Date of Original Version

2008

Type

Conference Proceeding

Rights Management

All Rights Reserved

Abstract or Description

Students can use an educational system's help in unexpected ways. For example, they may bypass abstract hints in search of a concrete solution. This behavior has traditionally been labeled as a form of gaming or help abuse. We propose that some examples of this behavior are not abusive and that bottom-out hints can act as worked examples. We create a model for distinguishing good student use of bottom-out hints from bad student use of bottom-out hints by means of logged response times. We show that this model not only predicts learning, but captures behaviors related to self-explanation.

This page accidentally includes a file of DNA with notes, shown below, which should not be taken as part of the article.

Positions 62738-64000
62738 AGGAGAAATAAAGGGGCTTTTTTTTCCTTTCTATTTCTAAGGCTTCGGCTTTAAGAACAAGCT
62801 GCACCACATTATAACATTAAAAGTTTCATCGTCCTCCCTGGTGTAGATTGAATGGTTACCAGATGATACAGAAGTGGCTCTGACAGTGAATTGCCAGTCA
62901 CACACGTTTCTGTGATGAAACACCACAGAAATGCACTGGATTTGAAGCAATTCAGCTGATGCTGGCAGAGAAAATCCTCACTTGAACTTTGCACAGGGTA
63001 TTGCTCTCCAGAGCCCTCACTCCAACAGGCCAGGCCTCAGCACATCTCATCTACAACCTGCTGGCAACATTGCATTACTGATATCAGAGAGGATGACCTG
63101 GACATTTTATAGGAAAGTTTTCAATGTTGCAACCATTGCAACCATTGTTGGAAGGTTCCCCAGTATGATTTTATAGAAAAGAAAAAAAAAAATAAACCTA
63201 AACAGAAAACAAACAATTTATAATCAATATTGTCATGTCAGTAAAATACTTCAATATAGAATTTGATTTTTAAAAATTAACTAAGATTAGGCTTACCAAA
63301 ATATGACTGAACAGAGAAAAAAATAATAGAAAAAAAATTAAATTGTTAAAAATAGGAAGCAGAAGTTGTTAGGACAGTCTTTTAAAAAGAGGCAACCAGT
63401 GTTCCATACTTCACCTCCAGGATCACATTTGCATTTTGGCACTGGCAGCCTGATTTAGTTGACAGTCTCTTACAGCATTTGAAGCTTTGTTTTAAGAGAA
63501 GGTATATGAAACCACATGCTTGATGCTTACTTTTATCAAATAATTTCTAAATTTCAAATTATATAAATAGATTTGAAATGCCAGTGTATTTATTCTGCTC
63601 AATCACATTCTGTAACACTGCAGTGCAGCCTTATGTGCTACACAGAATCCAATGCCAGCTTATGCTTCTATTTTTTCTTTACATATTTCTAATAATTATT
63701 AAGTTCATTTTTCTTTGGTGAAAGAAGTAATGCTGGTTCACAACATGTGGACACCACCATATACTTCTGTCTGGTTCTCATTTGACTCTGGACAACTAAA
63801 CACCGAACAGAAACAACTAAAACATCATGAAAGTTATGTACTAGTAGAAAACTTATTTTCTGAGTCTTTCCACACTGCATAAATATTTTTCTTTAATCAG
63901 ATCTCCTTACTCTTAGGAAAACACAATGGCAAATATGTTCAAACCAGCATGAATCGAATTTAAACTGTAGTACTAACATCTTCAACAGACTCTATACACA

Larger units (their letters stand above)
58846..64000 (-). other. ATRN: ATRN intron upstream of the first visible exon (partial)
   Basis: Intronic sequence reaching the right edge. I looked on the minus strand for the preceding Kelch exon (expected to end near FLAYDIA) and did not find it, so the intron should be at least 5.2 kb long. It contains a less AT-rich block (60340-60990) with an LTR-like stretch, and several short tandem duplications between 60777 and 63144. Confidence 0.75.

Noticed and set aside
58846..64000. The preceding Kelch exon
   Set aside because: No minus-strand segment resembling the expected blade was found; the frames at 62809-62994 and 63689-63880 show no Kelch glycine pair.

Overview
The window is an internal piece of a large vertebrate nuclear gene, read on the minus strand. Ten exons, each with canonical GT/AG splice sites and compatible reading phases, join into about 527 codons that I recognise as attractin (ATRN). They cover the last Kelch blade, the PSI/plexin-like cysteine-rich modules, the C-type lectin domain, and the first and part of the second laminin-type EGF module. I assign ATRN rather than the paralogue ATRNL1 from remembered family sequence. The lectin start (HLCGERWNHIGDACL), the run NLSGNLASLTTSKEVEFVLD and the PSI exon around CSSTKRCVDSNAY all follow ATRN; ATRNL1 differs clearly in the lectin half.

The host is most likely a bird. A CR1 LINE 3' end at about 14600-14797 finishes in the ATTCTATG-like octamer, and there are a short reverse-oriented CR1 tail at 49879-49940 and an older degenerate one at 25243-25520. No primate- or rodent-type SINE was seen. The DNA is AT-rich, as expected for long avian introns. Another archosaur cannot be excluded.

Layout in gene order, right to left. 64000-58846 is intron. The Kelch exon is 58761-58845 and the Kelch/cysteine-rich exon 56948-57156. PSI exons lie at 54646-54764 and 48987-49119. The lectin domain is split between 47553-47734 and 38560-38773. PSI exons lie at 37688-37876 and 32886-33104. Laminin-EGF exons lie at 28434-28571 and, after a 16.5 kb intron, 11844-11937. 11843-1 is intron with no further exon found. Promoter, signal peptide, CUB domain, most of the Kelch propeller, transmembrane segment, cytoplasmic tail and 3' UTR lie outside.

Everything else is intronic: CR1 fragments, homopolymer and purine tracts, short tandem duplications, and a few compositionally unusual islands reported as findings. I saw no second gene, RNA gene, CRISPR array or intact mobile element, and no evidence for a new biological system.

Comments

Best Paper Award.

Included in

Philosophy Commons

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